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4 Menopause Myths Everyone Thinks Are True

Menopause happens suddenly, and you’re going to be uncomfortable during the phase. It is going to be a very difficult, very trying time. Sex is no longer satisfying during menopause. These are just some of the things we hear about menopause, and we’ve come to regard them as gospel truth. When we think of menopause, discomfort is the first thing that comes to mind.

Many people, not willing to deal with menopause, turn to hormone therapy (HT) for quick, long-lasting treatment. Others invest in natural remedies for menopause symptoms, such as increasing their water intake or meditating. Whatever you choose to do, it’s best to understand more about menopause and what you’ll be going through.

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Actually, menopause begins at 40. Or 55. Or 63. It can also start at 50, but the average is actually 52. The point is, there is no exact age. Transition period – otherwise known as perimenopause – starts anywhere from your 30’s to your 60’s and can last anywhere from a few months to 13 years prior actual menopause.

Technically, menopause is defined as the absence of menstruation for a period of one year. In some cases, you may still have periods, even though you’re experiencing unusual fatigue, hot flashes, mood swings, irritability, and weight gain. This is perimenopause, and some can experience it as early as 30.

To get a rough idea of when it will start, turn to genetics and your hormonal activity. 52 is the average age, but that doesn’t mean it’s the only age.


It’s normal to experience irritability, anxiety, lack of energy, and difficulty concentrating as you go through menopause. But is menopause really the culprit behind the mess?

Mood swings do not equate to depression. During menopause, most women do become more emotional. They are easily angered or brought to tears, and they are often irritable and prefer to spend time alone.

These are simply mood swings brought upon by the hormonal changes and the discomfort caused by hot flashes and sleep disorders. They are not, in any way, symptoms of depression. Neither are there higher rates of depression among menopausal women. Depression and menopause have nothing to do with each other.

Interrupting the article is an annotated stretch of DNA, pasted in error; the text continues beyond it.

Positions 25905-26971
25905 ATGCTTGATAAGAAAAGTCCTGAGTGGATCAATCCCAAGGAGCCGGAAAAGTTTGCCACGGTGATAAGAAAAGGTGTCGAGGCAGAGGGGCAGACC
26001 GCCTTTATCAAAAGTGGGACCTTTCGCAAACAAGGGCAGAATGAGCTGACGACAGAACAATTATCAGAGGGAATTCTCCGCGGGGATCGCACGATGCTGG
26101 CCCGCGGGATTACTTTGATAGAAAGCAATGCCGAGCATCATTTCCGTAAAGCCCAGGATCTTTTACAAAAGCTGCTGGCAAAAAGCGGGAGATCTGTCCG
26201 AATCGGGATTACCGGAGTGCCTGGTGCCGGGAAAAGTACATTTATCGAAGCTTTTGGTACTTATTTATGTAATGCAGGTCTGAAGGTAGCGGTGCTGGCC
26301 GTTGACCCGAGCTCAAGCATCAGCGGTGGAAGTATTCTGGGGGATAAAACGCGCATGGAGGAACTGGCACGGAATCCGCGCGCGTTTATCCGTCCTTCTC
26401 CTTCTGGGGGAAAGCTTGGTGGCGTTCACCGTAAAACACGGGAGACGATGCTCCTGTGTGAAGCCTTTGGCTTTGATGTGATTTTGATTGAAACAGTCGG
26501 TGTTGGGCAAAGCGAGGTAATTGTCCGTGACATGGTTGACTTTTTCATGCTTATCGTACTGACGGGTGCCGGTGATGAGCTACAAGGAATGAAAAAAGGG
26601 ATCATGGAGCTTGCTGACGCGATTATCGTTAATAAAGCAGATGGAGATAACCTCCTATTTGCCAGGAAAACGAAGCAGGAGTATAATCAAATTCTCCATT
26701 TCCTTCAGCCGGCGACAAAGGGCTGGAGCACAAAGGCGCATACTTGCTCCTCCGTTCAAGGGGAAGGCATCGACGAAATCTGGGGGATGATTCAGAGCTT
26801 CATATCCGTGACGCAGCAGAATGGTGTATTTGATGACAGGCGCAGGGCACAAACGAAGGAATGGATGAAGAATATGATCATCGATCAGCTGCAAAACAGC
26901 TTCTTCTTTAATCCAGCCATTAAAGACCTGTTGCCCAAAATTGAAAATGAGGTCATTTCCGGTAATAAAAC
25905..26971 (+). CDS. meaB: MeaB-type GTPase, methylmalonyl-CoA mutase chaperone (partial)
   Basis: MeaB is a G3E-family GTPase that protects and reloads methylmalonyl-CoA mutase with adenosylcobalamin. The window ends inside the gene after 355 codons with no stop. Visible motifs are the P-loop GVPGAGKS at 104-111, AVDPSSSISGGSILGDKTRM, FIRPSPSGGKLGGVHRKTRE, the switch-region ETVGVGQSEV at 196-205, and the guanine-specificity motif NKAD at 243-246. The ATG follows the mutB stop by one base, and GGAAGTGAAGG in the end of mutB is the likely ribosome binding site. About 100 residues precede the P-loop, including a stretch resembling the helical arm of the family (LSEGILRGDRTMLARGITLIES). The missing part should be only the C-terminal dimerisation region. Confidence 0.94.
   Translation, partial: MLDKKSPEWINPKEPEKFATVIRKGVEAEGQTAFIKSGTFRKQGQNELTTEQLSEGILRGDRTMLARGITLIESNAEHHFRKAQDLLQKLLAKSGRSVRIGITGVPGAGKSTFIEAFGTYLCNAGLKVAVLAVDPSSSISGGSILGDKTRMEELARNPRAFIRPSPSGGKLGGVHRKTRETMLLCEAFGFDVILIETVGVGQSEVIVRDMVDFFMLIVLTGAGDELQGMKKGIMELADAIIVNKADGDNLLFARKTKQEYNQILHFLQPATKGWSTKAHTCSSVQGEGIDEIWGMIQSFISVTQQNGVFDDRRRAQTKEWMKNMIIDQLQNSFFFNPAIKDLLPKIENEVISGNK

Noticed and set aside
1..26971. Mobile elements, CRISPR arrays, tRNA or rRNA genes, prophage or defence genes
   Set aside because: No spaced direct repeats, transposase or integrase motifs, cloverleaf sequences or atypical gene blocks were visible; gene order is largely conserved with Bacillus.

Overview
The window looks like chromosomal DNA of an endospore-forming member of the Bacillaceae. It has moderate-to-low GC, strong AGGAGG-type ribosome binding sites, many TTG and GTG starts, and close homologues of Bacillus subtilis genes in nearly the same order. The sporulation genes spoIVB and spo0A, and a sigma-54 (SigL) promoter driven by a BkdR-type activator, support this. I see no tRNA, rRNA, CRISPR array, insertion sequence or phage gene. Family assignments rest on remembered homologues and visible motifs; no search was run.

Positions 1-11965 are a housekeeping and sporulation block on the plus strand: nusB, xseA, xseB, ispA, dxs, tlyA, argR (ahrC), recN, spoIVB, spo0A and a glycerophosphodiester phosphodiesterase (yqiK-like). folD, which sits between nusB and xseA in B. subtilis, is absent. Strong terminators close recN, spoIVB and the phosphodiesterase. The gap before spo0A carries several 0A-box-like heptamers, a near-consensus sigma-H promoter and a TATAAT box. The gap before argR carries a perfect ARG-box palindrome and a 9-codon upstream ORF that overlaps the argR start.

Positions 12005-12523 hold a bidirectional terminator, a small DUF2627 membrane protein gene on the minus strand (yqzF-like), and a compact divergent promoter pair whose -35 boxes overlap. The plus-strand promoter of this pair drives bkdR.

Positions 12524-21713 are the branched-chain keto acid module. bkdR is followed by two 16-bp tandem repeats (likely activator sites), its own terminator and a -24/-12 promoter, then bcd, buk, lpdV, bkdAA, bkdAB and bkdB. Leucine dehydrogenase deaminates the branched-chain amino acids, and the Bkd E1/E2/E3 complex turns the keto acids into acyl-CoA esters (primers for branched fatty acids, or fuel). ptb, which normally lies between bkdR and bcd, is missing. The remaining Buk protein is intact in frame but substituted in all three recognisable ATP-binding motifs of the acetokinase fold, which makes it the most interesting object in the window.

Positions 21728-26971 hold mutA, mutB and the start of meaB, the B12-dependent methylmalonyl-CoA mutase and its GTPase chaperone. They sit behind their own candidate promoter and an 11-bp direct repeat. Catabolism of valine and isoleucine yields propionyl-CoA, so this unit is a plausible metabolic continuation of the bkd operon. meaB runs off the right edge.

Weight gain is a part of menopause. Contrary to popular belief, however, it is not inevitable. Women still have perfect control over their weight, even during menopause.

In 2003, a study was conducted, following 535 premenopausal women all the way through their menopause. Results showed that the women were able to remain at their baseline weight or lower as long as they followed a 1,300 calorie diet and burned 1,000 to 1,500 calories a week.

So why the myth? It is harder to shed weight after menopause. In fact, menopausal women who don’t watch their intake experience a gradual one- to two-pound weight gain per year. However, the moment you let yourself think there’s nothing you can do about it, it’ll definitely come true.


During menopause, you’ll experience a definite drop in estrogen. This chemical is responsible for causing the body to react to arousing situations. It also keeps the vaginal walls hydrated. Lack of estrogen results in vaginal dryness, and this can make sex painful.

The vaginal walls also become thinner and less elastic, making sex extremely uncomfortable. It can lead to painful intercourse and even burning.

If this is such a problem, simple topical treatments such as lubrication and estrogen cream are perfectly safe and can be used liberally during intercourse.

All in all, menopause is not as horrible as some may have led you to believe. It’s actually a beautiful, empowering time in any woman’s life. When it comes to dealing with it, a positive outlook is honestly the best natural treatment for menopause symptoms there is.